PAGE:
Paper sensor measures respiration rate | April 18, 2016 Issue - Vol. 94 Issue 16 | Chemical & Engineering News
Volume 94 Issue 16 | p. 8 | News of The Week
Issue Date: April 18, 2016

Paper sensor measures respiration rate

Device, which detects transient differences in moisture in inhaled and exhaled air, could help characterize sleep apnea
Department: Science & Technology
News Channels: Analytical SCENE, Materials SCENE
Keywords: diagnostics
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A paper sensor embedded in a mask measures respiration rate and sends the signal for processing and display.
Credit: Angew. Chem. Int. Ed.
Schematic showing a breath sensor, signal processing unit, and phone.
 
A paper sensor embedded in a mask measures respiration rate and sends the signal for processing and display.
Credit: Angew. Chem. Int. Ed.

To diagnose conditions such as sleep apnea, doctors monitor patients’ respiration rates with devices that can be cumbersome and expensive. George M. Whitesides and coworkers at Harvard University have now developed an inexpensive, lightweight paper-based alternative (Angew. Chem. Int. Ed. 2016, DOI: 10.1002/anie.201511805).

To make the device, the researchers print graphite electrodes on paper, which they incorporate into a cloth surgical mask. When the paper absorbs water, the conductivity of the electrodes changes. Because exhaled breath contains more water than inhaled breath, the sensor can measure respiration rate from transient changes in moisture content. The team connects the sensor to a ­battery-powered reader that digitizes the electrical signal and wirelessly transmits the signal to a tablet running a data analysis app.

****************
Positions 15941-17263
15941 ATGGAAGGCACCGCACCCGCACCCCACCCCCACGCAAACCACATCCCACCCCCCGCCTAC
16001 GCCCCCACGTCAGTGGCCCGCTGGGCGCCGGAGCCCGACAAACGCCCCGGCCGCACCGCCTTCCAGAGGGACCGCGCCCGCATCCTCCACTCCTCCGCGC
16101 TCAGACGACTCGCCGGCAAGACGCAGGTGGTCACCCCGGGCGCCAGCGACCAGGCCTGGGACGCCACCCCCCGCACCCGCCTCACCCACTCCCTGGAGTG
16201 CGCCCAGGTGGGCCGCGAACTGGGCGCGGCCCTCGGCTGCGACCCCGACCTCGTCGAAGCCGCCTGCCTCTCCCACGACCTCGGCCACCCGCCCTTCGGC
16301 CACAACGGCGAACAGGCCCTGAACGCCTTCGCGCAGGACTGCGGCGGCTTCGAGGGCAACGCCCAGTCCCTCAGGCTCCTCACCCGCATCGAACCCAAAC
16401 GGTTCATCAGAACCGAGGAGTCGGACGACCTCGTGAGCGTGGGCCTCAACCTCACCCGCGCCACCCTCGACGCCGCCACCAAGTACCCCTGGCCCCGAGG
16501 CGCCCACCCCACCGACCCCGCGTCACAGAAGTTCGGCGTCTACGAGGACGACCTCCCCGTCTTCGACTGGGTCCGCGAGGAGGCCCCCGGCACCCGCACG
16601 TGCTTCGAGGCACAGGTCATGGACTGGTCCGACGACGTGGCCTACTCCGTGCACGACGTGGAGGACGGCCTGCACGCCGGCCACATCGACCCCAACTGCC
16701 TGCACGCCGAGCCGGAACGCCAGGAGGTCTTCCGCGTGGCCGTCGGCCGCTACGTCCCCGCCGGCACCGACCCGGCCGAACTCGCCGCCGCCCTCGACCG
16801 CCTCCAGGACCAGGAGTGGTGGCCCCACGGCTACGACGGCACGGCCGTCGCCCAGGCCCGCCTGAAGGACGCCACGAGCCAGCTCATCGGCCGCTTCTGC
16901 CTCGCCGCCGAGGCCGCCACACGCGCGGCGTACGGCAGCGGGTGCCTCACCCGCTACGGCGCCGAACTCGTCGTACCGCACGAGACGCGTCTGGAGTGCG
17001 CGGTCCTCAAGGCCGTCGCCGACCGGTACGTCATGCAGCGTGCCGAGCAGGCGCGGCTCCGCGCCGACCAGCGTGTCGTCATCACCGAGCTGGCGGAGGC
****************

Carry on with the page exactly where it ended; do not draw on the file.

They used the device to measure respiration rates in individuals at rest as well as during light exercise such as walking and more vigorous exercise such as climbing several flights of stairs.

The current design can run for about nine hours on a single battery charge, which should be long enough to monitor a full night’s sleep. The paper sensor and mask should be cheap enough for single-use applications. The researchers suggest that the best use for the sensor in the near term will be for characterizing sleep apnea.

 
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